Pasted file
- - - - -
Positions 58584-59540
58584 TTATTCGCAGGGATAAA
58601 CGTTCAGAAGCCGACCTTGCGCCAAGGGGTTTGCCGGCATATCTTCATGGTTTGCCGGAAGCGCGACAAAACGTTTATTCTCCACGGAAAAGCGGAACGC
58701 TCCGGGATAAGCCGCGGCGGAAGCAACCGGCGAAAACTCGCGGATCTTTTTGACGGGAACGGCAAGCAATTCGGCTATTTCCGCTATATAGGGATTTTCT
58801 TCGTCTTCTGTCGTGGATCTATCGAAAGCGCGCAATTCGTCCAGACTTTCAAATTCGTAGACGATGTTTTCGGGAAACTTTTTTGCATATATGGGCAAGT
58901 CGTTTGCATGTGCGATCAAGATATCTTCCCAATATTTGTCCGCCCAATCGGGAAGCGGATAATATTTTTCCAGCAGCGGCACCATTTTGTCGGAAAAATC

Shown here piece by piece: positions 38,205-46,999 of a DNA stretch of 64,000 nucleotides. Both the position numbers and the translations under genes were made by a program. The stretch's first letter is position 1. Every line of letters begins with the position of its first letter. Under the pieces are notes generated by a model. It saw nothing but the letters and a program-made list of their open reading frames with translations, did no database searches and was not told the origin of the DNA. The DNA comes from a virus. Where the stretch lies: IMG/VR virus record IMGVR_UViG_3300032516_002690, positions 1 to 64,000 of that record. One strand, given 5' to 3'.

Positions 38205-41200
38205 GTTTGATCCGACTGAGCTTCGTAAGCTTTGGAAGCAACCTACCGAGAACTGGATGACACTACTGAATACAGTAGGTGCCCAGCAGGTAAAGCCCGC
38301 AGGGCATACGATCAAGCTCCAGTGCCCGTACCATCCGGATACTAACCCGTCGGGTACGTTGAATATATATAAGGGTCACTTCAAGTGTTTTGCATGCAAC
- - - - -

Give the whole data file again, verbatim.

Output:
Positions 58584-59540
58584 TTATTCGCAGGGATAAA
58601 CGTTCAGAAGCCGACCTTGCGCCAAGGGGTTTGCCGGCATATCTTCATGGTTTGCCGGAAGCGCGACAAAACGTTTATTCTCCACGGAAAAGCGGAACGC
58701 TCCGGGATAAGCCGCGGCGGAAGCAACCGGCGAAAACTCGCGGATCTTTTTGACGGGAACGGCAAGCAATTCGGCTATTTCCGCTATATAGGGATTTTCT
58801 TCGTCTTCTGTCGTGGATCTATCGAAAGCGCGCAATTCGTCCAGACTTTCAAATTCGTAGACGATGTTTTCGGGAAACTTTTTTGCATATATGGGCAAGT
58901 CGTTTGCATGTGCGATCAAGATATCTTCCCAATATTTGTCCGCCCAATCGGGAAGCGGATAATATTTTTCCAGCAGCGGCACCATTTTGTCGGAAAAATC

Shown here piece by piece: positions 38,205-46,999 of a DNA stretch of 64,000 nucleotides. Both the position numbers and the translations under genes were made by a program. The stretch's first letter is position 1. Every line of letters begins with the position of its first letter. Under the pieces are notes generated by a model. It saw nothing but the letters and a program-made list of their open reading frames with translations, did no database searches and was not told the origin of the DNA. The DNA comes from a virus. Where the stretch lies: IMG/VR virus record IMGVR_UViG_3300032516_002690, positions 1 to 64,000 of that record. One strand, given 5' to 3'.

Positions 38205-41200
38205 GTTTGATCCGACTGAGCTTCGTAAGCTTTGGAAGCAACCTACCGAGAACTGGATGACACTACTGAATACAGTAGGTGCCCAGCAGGTAAAGCCCGC
38301 AGGGCATACGATCAAGCTCCAGTGCCCGTACCATCCGGATACTAACCCGTCGGGTACGTTGAATATATATAAGGGTCACTTCAAGTGTTTTGCATGCAAC